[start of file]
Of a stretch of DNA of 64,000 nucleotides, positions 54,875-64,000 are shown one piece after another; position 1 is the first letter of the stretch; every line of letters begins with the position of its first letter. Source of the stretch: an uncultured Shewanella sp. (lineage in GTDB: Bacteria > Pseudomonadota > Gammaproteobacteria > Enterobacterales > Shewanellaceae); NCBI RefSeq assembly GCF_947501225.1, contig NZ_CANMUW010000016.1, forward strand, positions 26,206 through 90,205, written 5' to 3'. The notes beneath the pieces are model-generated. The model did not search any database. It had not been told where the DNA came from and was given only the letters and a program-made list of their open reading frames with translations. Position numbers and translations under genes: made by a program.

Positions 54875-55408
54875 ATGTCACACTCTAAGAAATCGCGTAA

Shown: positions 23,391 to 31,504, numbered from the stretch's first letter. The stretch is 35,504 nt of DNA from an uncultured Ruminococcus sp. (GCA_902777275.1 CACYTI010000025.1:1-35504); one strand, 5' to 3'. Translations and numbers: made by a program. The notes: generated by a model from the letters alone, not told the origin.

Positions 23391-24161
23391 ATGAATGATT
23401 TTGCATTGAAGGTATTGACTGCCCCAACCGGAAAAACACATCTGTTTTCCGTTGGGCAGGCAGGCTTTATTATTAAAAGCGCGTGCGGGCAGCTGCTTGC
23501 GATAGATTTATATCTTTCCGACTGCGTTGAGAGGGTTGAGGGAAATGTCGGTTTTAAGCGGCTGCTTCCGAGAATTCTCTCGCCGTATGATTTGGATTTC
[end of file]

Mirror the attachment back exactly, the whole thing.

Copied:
Of a stretch of DNA of 64,000 nucleotides, positions 54,875-64,000 are shown one piece after another; position 1 is the first letter of the stretch; every line of letters begins with the position of its first letter. Source of the stretch: an uncultured Shewanella sp. (lineage in GTDB: Bacteria > Pseudomonadota > Gammaproteobacteria > Enterobacterales > Shewanellaceae); NCBI RefSeq assembly GCF_947501225.1, contig NZ_CANMUW010000016.1, forward strand, positions 26,206 through 90,205, written 5' to 3'. The notes beneath the pieces are model-generated. The model did not search any database. It had not been told where the DNA came from and was given only the letters and a program-made list of their open reading frames with translations. Position numbers and translations under genes: made by a program.

Positions 54875-55408
54875 ATGTCACACTCTAAGAAATCGCGTAA

Shown: positions 23,391 to 31,504, numbered from the stretch's first letter. The stretch is 35,504 nt of DNA from an uncultured Ruminococcus sp. (GCA_902777275.1 CACYTI010000025.1:1-35504); one strand, 5' to 3'. Translations and numbers: made by a program. The notes: generated by a model from the letters alone, not told the origin.

Positions 23391-24161
23391 ATGAATGATT
23401 TTGCATTGAAGGTATTGACTGCCCCAACCGGAAAAACACATCTGTTTTCCGTTGGGCAGGCAGGCTTTATTATTAAAAGCGCGTGCGGGCAGCTGCTTGC
23501 GATAGATTTATATCTTTCCGACTGCGTTGAGAGGGTTGAGGGAAATGTCGGTTTTAAGCGGCTGCTTCCGAGAATTCTCTCGCCGTATGATTTGGATTTC